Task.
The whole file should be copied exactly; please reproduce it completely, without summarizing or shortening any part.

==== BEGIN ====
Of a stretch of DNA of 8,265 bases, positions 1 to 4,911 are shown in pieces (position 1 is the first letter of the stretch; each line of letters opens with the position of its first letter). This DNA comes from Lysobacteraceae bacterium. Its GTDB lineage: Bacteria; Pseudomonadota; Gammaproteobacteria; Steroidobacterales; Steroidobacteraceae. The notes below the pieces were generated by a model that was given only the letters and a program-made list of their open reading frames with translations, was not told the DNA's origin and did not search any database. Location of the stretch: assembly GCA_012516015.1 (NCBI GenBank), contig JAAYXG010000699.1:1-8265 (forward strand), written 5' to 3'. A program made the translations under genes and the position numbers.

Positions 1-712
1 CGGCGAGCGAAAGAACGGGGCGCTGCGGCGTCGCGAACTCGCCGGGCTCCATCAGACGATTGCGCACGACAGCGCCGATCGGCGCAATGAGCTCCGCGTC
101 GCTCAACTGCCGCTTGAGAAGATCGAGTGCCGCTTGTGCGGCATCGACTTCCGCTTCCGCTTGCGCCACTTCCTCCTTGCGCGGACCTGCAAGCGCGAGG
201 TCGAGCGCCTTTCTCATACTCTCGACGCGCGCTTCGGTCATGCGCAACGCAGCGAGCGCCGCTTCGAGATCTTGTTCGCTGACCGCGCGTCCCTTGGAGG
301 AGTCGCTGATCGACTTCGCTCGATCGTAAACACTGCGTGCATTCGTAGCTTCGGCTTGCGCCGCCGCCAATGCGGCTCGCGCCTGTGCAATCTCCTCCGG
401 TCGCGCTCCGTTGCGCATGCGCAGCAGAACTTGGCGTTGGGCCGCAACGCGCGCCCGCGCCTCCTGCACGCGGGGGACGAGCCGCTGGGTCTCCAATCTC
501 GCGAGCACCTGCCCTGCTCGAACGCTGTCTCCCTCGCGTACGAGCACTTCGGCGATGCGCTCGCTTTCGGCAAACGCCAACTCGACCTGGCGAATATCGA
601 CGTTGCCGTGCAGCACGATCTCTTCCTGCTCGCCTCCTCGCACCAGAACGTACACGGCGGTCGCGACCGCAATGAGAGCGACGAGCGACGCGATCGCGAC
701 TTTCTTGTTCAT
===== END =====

Of a stretch of DNA of 8,265 bases, positions 1 to 4,911 are shown in pieces (position 1 is the first letter of the stretch; each line of letters opens with the position of its first letter). This DNA comes from Lysobacteraceae bacterium. Its GTDB lineage: Bacteria; Pseudomonadota; Gammaproteobacteria; Steroidobacterales; Steroidobacteraceae. The notes below the pieces were generated by a model that was given only the letters and a program-made list of their open reading frames with translations, was not told the DNA's origin and did not search any database. Location of the stretch: assembly GCA_012516015.1 (NCBI GenBank), contig JAAYXG010000699.1:1-8265 (forward strand), written 5' to 3'. A program made the translations under genes and the position numbers.

Positions 1-712
1 CGGCGAGCGAAAGAACGGGGCGCTGCGGCGTCGCGAACTCGCCGGGCTCCATCAGACGATTGCGCACGACAGCGCCGATCGGCGCAATGAGCTCCGCGTC
101 GCTCAACTGCCGCTTGAGAAGATCGAGTGCCGCTTGTGCGGCATCGACTTCCGCTTCCGCTTGCGCCACTTCCTCCTTGCGCGGACCTGCAAGCGCGAGG
201 TCGAGCGCCTTTCTCATACTCTCGACGCGCGCTTCGGTCATGCGCAACGCAGCGAGCGCCGCTTCGAGATCTTGTTCGCTGACCGCGCGTCCCTTGGAGG
301 AGTCGCTGATCGACTTCGCTCGATCGTAAACACTGCGTGCATTCGTAGCTTCGGCTTGCGCCGCCGCCAATGCGGCTCGCGCCTGTGCAATCTCCTCCGG
401 TCGCGCTCCGTTGCGCATGCGCAGCAGAACTTGGCGTTGGGCCGCAACGCGCGCCCGCGCCTCCTGCACGCGGGGGACGAGCCGCTGGGTCTCCAATCTC
501 GCGAGCACCTGCCCTGCTCGAACGCTGTCTCCCTCGCGTACGAGCACTTCGGCGATGCGCTCGCTTTCGGCAAACGCCAACTCGACCTGGCGAATATCGA
601 CGTTGCCGTGCAGCACGATCTCTTCCTGCTCGCCTCCTCGCACCAGAACGTACACGGCGGTCGCGACCGCAATGAGAGCGACGAGCGACGCGATCGCGAC
701 TTTCTTGTTCAT